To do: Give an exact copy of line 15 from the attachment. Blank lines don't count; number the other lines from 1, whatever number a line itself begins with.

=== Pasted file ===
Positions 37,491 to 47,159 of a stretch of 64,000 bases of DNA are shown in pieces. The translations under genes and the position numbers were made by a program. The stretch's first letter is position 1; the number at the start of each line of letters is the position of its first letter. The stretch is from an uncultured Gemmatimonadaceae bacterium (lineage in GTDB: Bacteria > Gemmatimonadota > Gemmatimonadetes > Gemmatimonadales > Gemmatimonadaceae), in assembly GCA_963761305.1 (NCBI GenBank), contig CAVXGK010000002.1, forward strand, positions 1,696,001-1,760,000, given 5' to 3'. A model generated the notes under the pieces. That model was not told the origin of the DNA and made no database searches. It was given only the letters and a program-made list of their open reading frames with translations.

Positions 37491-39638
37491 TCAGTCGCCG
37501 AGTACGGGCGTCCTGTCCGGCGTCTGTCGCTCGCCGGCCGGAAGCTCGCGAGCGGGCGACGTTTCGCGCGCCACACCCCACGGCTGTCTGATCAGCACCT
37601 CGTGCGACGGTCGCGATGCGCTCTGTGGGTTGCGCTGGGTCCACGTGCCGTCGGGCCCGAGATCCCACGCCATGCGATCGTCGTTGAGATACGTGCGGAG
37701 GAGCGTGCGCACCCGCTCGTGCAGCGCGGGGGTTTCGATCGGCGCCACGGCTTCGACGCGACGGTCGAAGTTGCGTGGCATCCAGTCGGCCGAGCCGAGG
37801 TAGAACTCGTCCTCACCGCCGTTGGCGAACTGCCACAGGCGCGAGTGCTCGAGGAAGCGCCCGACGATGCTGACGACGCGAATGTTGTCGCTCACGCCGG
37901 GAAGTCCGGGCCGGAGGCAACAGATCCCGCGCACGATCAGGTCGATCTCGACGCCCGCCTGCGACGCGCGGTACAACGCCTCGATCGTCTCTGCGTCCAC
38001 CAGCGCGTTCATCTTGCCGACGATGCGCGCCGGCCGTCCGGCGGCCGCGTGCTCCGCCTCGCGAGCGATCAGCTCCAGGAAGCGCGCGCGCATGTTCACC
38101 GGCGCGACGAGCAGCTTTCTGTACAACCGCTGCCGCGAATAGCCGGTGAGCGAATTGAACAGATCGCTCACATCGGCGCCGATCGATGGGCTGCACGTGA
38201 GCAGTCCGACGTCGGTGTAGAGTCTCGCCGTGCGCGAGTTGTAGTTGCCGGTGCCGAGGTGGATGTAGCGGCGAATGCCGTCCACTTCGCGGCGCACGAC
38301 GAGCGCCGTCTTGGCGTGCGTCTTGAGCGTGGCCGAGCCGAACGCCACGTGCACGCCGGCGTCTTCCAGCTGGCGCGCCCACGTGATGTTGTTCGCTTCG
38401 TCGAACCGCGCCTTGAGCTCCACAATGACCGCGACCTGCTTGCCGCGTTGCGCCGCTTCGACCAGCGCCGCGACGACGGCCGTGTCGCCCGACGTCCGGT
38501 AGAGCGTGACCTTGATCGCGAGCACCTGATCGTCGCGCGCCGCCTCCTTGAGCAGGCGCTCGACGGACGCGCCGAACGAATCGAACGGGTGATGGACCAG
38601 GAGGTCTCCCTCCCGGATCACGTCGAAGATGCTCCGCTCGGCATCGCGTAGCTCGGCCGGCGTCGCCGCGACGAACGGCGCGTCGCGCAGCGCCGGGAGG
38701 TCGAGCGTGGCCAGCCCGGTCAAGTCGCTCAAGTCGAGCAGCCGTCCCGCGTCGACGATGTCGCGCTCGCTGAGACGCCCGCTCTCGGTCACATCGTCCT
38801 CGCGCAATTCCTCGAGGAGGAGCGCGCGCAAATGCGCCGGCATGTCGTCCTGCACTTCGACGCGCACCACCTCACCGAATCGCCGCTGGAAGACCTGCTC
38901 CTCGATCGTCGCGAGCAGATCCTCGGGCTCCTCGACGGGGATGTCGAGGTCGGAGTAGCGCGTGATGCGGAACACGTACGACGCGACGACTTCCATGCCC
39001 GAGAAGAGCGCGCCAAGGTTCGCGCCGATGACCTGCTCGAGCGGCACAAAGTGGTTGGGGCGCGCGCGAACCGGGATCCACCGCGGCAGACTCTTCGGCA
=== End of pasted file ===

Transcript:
38601 GAGGTCTCCCTCCCGGATCACGTCGAAGATGCTCCGCTCGGCATCGCGTAGCTCGGCCGGCGTCGCCGCGACGAACGGCGCGTCGCGCAGCGCCGGGAGG